Another factor closely following corruption is the collapse and destruction of national institutions. Every country’s functionality is anchored on its legislative, judicial and executive institutions. In the Gambia, under the seamanship of Jammeh is an exclusive one man governance. He just has to decree his wish and it becomes a law. Owing to his embodiment of the three arms of government, he has successfully eroded their constitutional functions and authority. The legislative house which is tasked with enacting and protecting the laws of the Gambia has become a law producing factory for endorsing his decrees into laws. Similarly, the judiciary is so much prostituted by him that it dishes out selective justice as directed by him. Gambians have lost confidence and trust in the judiciary so much so that most Gambians now prefer to settle their cases out of court. The executive isn’t any better either. Today in the Gambia for one to get quick and immediate service from any civil servant or security officer be it junior or senior one just have to pretend to be associated with Oga or the order is from him. Isn’t that not beating the uncharted drums of civil unrest?
Marginalised youths can equally bring about civil unrest in any society. It is an open secret that Gambian youths are distressingly marginalised by the APRC regime. Gambia is now experiencing alarming school dropout rate which is chasing a mounting youth unemployment saga. Most of them are not only dissatisfied with the type of education they receive at school but cannot find it as a catalyst for employment or personal development. Subsequently, they opt to risk their lives by daring the turbulent and devouring seas for greener pastures in Europe and other viable African countries. What is that suggesting Mr President?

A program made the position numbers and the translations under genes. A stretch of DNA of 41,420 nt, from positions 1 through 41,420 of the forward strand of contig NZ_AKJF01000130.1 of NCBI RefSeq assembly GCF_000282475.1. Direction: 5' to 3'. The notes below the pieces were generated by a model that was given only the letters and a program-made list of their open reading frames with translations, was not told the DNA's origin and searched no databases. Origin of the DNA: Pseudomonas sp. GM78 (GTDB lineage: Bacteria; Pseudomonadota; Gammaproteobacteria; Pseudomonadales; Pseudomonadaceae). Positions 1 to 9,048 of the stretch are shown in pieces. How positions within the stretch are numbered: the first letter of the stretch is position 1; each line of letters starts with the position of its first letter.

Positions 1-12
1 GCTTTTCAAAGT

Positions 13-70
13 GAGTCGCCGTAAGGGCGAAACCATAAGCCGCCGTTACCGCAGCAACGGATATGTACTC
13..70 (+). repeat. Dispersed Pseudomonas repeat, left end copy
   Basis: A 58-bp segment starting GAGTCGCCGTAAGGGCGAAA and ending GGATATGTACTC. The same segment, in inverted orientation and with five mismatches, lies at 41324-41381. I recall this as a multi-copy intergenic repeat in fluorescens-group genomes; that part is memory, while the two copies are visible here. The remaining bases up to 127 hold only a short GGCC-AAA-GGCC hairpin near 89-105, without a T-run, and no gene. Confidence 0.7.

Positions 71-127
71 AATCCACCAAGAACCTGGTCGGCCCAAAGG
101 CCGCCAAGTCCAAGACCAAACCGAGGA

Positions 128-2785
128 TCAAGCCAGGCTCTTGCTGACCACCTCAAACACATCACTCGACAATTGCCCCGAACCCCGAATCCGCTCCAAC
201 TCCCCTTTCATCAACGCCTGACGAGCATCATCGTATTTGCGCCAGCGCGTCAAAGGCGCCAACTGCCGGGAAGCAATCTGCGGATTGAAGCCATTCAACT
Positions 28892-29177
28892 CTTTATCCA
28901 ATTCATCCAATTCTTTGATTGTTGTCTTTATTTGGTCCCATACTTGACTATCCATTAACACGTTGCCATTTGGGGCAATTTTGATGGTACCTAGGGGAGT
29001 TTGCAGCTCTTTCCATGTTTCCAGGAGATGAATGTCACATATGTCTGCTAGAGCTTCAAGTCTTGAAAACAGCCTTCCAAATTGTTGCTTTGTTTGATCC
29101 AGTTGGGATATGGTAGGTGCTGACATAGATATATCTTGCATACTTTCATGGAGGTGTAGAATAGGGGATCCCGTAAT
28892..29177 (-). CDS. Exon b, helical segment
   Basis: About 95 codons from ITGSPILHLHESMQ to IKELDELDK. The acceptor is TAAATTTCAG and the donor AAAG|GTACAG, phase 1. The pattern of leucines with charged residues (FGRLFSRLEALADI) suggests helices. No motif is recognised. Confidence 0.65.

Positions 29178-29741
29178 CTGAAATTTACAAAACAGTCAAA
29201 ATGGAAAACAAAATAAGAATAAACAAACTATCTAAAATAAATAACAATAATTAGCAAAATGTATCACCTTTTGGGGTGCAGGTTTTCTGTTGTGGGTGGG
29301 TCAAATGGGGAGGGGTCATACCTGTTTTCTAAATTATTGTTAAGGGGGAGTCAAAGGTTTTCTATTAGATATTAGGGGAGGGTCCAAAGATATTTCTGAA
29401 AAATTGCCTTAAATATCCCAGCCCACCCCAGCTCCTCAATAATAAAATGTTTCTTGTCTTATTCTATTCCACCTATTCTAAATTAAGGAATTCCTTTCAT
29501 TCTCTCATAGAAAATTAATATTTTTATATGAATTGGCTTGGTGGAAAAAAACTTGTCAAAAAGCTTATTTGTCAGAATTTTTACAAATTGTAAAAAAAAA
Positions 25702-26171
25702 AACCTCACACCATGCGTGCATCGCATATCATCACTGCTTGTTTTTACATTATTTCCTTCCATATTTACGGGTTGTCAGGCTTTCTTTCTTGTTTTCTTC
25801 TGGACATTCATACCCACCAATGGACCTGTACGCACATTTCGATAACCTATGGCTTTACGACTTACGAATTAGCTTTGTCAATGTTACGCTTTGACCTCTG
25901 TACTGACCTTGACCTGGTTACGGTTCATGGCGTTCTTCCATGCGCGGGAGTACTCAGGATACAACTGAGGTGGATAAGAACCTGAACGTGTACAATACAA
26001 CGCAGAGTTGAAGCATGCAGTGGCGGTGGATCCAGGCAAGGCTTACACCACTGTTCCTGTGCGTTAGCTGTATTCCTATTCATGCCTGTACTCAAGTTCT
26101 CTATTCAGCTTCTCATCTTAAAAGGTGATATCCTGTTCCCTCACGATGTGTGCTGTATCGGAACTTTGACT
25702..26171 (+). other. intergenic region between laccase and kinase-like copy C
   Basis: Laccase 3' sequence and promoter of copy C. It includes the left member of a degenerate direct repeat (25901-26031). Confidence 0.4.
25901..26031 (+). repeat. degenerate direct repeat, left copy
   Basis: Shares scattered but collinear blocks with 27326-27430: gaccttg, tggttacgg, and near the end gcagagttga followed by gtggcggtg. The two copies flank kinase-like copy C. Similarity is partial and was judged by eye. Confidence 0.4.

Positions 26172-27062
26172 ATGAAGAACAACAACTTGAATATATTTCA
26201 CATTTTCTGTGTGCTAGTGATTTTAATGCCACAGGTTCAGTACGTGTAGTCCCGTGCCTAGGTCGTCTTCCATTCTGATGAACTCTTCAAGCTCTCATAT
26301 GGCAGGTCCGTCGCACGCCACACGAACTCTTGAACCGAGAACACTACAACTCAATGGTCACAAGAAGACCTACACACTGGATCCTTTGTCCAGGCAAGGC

The most devastating of all are the political annihilation and press muzzling. I remember shortly before the 1994 takeover, Halifa Sallah either asked or said something to Jawara who took offence and demanded Halifa to apologize. Halifa, believing in what he said stood his ground and refused to offer an apology and that was it. He was neither arrested nor persecuted for failing to apologize to the President. Are you that tolerant Mr Jammeh? You know more than anyone else were democratic process fails to effect a political change, force will eventually usher it in. When a people are suppressed and oppressed for a while, they will become rebellious and fight to regain their alienated rights by any means necessary. Gambians have lost the taste and feel of freedom 20 years ago. We live in relentless fear, poverty and harassment. Thus, you are compelling Gambians to take up arms and rise against your brutal regime. Elections became a sham characterized by disquieting voter registration rigging, monopoly of state instruments and resources your incumbent government and political thuggery.
Most importantly, when the web that holds and unifies society is dismembered, vendetta becomes its defining force. Where jungle law reigns, its inhabitants become callous and barbaric; love, care, sympathy and justice flies away in shame. However, this becomes even more dangerous when its leader believes and has a chip of vendetta on his shoulder. That is precisely what President Jammeh tasked himself to do. He nurtured a concept that he is a society’s misfit. He, therefore, concluded it is Gambians who are responsible for his unpleasant childhood memories. Accordingly, he will make sure Gambians pay for every moment of his horrible years.
Finally, Gambians in the diaspora decided that enough is enough. They came together to form groups and organizations that will champion the restoration of democracy and rule of law in the Gambia. Efforts are directed at soliciting both funds and political pressure to effect political change in the Gambia. Honestly, no option is ruled out.
Mr President, I will conclude with a cautionary metaphor summed by Jaliba Kuyateh, “jusoo la kandi watoo aa nyaboo mu kukolen mbaati”.
Sulayman Jeng, Birmingham, UK